By SEABORN LARSON Daily Inter Lake | December 18, 2016 at 5:00 am

Winter season direct flights launch this weekend

Paul and Gigi Rappaport of Whitefish wait at the Shuttle Network of Whitefish Bus stop on Wednesday morning, December 24, in downtown Whitefish. According the the ski report Big Mountain got nine inches of new snow bringing the total for the week to 30 inches. (Brenda Ahearn/Daily Inter Lake)

The holiday flight schedule is up and running at Glacier Park International Airport, bringing new visitors to the Flathead Valley from key metropolitan areas.

This winter, Glacier Airline Enhancement and Retention Outreach has secured a direct flight from San Francisco that will supplement the Chicago flight that continues to see increased occupancy since it started three years ago.

“I think we’ll be on pace or ahead of last year,” said AERO Chairman Paul Johannsen.

The nonstop Chicago flight is available Saturdays from Dec. 17 to April 1. The San Francisco flight has the same start date and runs through March 25.

Through the end of December, occupancy rates for the Chicago route on inbound flights average 93 percent and outbound flights average 82 percent. The first year the flight was available, the year-end load factor was 68 percent, topped by the second year at 80 percent.

“I think Chicago is a strong market for the Flathead Valley,” Johannsen said. “It has been, historically.”

The San Francisco flight has solid occupancy rates so far as well — 81 percent inbound and 50 percent outbound through the end of December — but the year in total so far averages 23 percent for both in and outbound flights.

In it’s first year for the Bay Area connection, Whitefish Convention and Visitors Bureau Director Dylan Boyle said filling those flights will take the same time and effort that made the Chicago flight a success in the last three years.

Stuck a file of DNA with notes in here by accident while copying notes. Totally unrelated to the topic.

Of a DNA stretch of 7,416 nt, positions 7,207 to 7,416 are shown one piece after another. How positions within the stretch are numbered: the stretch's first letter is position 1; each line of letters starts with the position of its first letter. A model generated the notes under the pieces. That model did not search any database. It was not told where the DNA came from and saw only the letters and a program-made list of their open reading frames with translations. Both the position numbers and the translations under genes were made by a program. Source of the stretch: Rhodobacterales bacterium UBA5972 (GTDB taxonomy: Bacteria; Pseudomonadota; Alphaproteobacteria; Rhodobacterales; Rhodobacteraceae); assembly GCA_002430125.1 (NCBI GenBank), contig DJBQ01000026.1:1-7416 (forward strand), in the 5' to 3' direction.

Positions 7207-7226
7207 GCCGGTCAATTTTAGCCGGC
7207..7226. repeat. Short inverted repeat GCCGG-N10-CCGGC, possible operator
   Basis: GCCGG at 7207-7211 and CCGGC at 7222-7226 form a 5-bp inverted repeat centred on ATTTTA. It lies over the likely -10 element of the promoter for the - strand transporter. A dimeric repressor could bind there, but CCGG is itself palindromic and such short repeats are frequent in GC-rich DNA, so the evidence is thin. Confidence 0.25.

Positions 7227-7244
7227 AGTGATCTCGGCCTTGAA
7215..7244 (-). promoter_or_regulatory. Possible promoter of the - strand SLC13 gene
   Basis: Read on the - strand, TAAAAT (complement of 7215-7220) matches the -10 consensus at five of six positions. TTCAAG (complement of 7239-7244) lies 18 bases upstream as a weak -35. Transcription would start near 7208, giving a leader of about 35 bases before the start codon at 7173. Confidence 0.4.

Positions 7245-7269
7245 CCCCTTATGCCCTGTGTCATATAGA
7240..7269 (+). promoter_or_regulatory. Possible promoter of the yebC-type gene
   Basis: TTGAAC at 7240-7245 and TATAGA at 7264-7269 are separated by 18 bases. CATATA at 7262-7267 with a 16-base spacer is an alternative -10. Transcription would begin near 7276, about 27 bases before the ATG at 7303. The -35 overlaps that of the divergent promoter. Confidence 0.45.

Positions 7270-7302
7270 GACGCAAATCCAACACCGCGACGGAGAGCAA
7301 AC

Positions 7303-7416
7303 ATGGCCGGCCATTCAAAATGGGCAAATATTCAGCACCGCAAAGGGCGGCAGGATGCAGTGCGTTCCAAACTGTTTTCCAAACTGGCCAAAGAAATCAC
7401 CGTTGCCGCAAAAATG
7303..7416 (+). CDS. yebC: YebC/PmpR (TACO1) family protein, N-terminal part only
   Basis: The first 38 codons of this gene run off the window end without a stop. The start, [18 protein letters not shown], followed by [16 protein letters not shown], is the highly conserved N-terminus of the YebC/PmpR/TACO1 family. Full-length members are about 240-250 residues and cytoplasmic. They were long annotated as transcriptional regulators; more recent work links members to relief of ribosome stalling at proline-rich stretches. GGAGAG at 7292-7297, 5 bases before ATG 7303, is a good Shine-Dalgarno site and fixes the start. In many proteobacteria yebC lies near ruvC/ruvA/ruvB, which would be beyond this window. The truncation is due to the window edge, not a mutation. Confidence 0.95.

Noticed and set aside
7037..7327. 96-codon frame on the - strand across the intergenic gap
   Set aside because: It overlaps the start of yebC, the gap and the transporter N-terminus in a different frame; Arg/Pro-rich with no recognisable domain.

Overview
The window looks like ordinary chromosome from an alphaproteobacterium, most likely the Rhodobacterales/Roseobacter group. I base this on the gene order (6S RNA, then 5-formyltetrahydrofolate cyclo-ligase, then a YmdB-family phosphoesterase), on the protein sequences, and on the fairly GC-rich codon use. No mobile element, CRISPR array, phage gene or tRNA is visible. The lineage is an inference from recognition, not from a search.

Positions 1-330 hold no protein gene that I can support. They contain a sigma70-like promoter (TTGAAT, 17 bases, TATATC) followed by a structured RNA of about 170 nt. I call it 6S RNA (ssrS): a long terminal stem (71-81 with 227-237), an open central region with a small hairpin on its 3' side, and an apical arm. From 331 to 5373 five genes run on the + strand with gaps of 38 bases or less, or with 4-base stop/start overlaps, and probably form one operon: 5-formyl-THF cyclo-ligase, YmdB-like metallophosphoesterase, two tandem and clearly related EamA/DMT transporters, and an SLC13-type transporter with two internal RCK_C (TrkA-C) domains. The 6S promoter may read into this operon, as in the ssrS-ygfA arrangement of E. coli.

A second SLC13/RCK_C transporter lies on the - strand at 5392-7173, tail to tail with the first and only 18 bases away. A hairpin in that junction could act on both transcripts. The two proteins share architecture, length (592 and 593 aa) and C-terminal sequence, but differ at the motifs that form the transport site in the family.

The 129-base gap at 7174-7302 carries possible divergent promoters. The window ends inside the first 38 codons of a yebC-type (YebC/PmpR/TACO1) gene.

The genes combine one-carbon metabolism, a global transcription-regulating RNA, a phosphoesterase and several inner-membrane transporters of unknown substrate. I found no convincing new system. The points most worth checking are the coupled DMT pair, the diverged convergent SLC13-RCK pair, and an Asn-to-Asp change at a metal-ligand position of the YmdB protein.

“Our goal is that we hope to mirror the success we’ve seen over the years with the Chicago flight,” he said. “From year to year, from any visitor data that we receive, California is always one of our top markets. It’s something you see year in and year out.”

Whitefish Mountain Resort also recognizes California as a valuable market. Spokesperson Riley Polumbus said resort marketing staffers have spent time in the Bay Area to build a presence, laying the groundwork for the new flight.

“You never know, with how things have been with the Canadian economy,” she said. “It’s certainly nice to expand our markets a bit and both of these flights have helped fill in the gaps. California, especially Northern California, has been a growing market for us, so this flight is key.”

This is what drove the Whitefish tourism office to commit a bigger marketing budget toward the Bay Area this year, Boyle said. The Whitefish Convention and Visitors Bureau partners in advertising with the Kalispell Convention and Visitors Bureau, Whitefish Mountain Resort and the state tourism office when playing in the Chicago and, now, San Francisco markets. The success they hope to mirror in San Francisco features an entire toolbox of advertising strategy: bus wraps, signs across public train systems, presence on relevant app services like On The Snow, and several others. Advertisements illustrate Big Mountain, the town of Whitefish and Glacier National Park in the winter, which Boyle said has become an underused asset to local tourism promoters.

“We are still battling that misconception that Glacier National Park is closed in the winter,” he said. “You can have all three of those experiences and have a really well-rounded trip that you’ll want to tell others about.”

Because travelers have been more apt to fly to the Flathead during the holidays, Boyle said the San Francisco advertising campaign will really ramp up in early 2017, when AERO will look to address the vacant plane seats at the end of its four-month season.

While the occupancy numbers might not match the Chicago flight this year, AERO will continue the San Francisco flight in the years ahead, giving the group a chance to develop a new core market.

“You can’t always bank on guaranteed success on the flight that first year,” Boyle said. “But that San Francisco flight is also on United. I believe they’ve seen the success we’ve had with Chicago and I think that’s why they felt confident about this one. It’s not just expanding the service; it’s a whole new flight. I feel like we’re on the right track to see that same sort of progress we’ve seen in Chicago.”

With a long-term commitment to new flight, Boyle said AERO knows San Francisco can provide more than just tourism numbers. A technology hub like San Francisco could potentially drive more telecommuters out of those metro areas and into the Flathead, building up the tax base, rather than the bed tax.

“When you’re looking at the AERO board, it’s all different stakeholders in the valley,” he said. “We have health care, manufacturing and tech; this opens up potential growth in those industries and that’s why we’re all finding common ground. It’s in the best interest of all of us to connect us further to those key markets.”

Reporter Seaborn Larson may be reached at 758-4441 or by email at